3. Contextual Data

Some enterprise or off-the-shelf solutions allow you to monitor different environmental data points. Each sensor should feed into a centralized system data but typically as separate data points. The data should be visually stitched together for you so it tells an intuitive story.

Accurate data points that are synthesized for you into a cohesive, coherent narrative are crucial for IT teams to draw the right conclusions and do so quickly. When issues arise (Murphy’s Law would have IT go down at the oddest or most inconvenient times), you should not be spending your precious time trying to piece the story together so you can determine how to address a problem. That’s counterproductive. Contextual and visualized data should is necessary to make quick and informed decisions.

4. Sustainability

Sustainability isn't just reserved for large data centers. Small-scale remote IT intelligence solutions should also monitor motion, light, air quality, temperature, and humidity levels while providing real-time alerts when those factors fall outside of normal. Keeping the lights off unless needed, limiting access, controlling temps—managing for these kinds of factors can help to drive down costs and put you on the path to sustainability.

For example, The Big Easy—a casino in South Florida—experienced a nightmare scenario when a new multimillion-dollar water-chilling system went down. The IT Director wasn't immediately made aware that something was going on in the centralized MDF room. Anyone who’s ever been to South Florida knows how brutal the heat can be on people, let alone computers! It took the casino's IT department four hours to realize that something was wrong, so instead of having more time to perform a graceful shutdown of equipment, they were forced to simply yank power cords and execute thermal shutdowns to avoid overheating.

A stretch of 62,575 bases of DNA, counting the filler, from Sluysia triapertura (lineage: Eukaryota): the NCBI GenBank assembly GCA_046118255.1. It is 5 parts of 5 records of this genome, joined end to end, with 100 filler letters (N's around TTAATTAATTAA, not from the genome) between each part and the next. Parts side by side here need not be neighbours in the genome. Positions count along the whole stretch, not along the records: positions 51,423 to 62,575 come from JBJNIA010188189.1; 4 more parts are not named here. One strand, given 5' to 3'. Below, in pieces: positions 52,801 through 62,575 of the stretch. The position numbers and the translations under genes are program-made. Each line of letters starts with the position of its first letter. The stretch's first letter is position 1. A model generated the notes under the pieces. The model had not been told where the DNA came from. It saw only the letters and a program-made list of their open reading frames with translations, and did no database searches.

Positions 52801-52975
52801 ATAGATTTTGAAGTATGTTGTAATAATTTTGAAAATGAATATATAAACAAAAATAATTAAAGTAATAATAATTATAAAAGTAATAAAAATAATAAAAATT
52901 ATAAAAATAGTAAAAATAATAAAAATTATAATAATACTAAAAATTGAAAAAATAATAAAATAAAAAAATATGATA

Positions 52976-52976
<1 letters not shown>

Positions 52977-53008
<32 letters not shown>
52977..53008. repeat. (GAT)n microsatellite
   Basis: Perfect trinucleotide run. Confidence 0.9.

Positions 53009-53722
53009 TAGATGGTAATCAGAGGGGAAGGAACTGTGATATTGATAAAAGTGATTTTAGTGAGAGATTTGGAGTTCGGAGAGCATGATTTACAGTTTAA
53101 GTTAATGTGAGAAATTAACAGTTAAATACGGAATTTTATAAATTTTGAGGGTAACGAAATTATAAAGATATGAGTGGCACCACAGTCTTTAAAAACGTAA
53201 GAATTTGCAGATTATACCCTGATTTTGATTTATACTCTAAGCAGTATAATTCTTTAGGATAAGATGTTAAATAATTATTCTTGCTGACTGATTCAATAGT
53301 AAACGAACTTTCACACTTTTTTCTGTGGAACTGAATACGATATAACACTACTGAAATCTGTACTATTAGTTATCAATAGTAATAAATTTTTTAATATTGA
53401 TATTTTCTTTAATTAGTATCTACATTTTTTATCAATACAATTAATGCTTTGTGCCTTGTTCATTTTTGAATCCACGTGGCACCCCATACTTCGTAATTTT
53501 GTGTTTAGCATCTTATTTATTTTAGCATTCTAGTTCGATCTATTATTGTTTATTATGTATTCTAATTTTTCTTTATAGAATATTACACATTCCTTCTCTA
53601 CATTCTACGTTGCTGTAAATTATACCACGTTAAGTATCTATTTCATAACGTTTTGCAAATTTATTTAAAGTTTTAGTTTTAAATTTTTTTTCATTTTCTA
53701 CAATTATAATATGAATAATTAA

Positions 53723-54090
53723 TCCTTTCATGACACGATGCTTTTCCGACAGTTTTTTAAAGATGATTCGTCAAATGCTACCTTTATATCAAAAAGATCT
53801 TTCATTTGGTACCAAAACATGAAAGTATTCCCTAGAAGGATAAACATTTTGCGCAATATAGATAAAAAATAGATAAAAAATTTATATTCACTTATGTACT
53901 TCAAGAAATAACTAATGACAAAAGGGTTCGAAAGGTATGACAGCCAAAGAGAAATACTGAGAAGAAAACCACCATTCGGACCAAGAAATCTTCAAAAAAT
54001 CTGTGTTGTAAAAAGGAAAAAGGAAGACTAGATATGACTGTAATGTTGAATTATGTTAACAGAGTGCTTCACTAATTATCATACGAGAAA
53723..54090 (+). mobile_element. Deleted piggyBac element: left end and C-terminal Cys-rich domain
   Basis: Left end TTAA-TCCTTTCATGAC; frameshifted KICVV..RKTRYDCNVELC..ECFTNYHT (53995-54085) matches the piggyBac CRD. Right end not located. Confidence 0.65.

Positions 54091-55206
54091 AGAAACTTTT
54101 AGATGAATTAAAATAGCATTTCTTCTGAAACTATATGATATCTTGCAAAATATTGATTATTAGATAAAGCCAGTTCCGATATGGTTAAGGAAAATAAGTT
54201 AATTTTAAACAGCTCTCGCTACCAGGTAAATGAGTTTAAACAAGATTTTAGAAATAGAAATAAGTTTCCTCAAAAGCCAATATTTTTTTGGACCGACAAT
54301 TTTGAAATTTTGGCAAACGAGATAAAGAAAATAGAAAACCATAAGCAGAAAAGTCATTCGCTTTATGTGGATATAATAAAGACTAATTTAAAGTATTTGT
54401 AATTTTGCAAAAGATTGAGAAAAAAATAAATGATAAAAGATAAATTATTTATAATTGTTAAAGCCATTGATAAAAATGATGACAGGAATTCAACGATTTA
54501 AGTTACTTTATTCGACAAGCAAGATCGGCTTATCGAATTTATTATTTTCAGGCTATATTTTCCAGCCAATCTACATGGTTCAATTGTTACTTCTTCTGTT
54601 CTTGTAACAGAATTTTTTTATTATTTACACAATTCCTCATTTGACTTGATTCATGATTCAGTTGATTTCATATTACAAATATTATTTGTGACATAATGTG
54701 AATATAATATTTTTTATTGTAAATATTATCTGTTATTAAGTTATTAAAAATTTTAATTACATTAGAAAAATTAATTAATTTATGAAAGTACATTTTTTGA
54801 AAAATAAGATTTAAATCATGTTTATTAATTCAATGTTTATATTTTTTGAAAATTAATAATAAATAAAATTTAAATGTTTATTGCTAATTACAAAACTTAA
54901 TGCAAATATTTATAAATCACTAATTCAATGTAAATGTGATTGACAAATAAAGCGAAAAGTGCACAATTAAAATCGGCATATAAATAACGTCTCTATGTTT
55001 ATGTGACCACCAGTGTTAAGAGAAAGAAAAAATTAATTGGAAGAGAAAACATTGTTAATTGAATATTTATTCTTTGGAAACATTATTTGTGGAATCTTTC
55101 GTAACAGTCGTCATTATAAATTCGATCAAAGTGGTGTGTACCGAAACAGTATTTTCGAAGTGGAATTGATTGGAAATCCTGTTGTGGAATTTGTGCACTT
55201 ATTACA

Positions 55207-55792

According to the IT director, they could've reduced and even prevented downtime and equipment damage had they known immediately. While casino operations were disrupted that day, thankfully no equipment was lost. But the incident likely took years off the lifespan of the impacted servers, switches, audio distribution equipment, and battery racks.

Proper temperature control both safeguards and extends the longevity of your equipment, preventing any unnecessary repairs and replacements in the future. ASHRAE recommends maintaining temperatures between 64°F and 80°F. Any hotter or colder can lead to system failure and equipment damage.

As for humidity, smart sensors can also track moisture levels in your server closet to provide further environmental insights. ASHRAE suggests humidity levels between 20% and 80%; while this is a broad range, you may find that you need to install a humidifier or dehumidifier to add or remove moisture into the air, respectively. Maintaining proper humidity is just as crucial as proper temperature.

5. Failure Tolerance

There's nothing you can do about natural disasters or rolling blackouts, but you can take precautions to protect your remote IT locations. Ideally, your remote server monitoring solution should be equipped to handle these “acts of God” when they strike.

Battery backups help maintain visibility over remote IT locations even after the power goes out. Products like Sentry even offer a full 30 minutes of operation without power! Paired with a cellular modem (not included), you can continue monitoring your equipment in real time, even when your primary network connection goes down.

Sentry: The Smart Environment Monitoring Solution for Remote Servers and IT Spaces

server closet

Knowing there's a problem in your remote server closet is only half the battle—you also need to know what the problem is right away in order to resolve it quickly and minimize downtime. The sort of continuous real-time IT space monitoring is too time-consuming and costly to manage manually 24/7. So what are you to do?

The best solution is one that provides automatic insights around the clock but also has the wherewithal to only alert you in an emergency. Meet Sentry, RF Code’s newest monitoring solution that achieves just this balance.

Sentry operates as one unified console that monitors every environmental risk threatening your remote IT closets. Leveraging the latest innovative tools and technology, the Sentry system offers unparalleled visibility into all of your server locations.

Should anything change, Sentry provides real-time alerts—and tells you exactly why those changes occurred. For example, if Sentry detects motion and a shift in humidity, you can review the video feed to spot when someone walks in and opens a window.

From ambient measurements to location tracking to live-feed and thermal imaging, the system keeps its thumb on the pulse of your server closet 24/7. Are you ready to upgrade your system security? Reach out to RF Code to learn more about how Sentry can enhance your real-time situational awareness across all your organization’s remote server closets.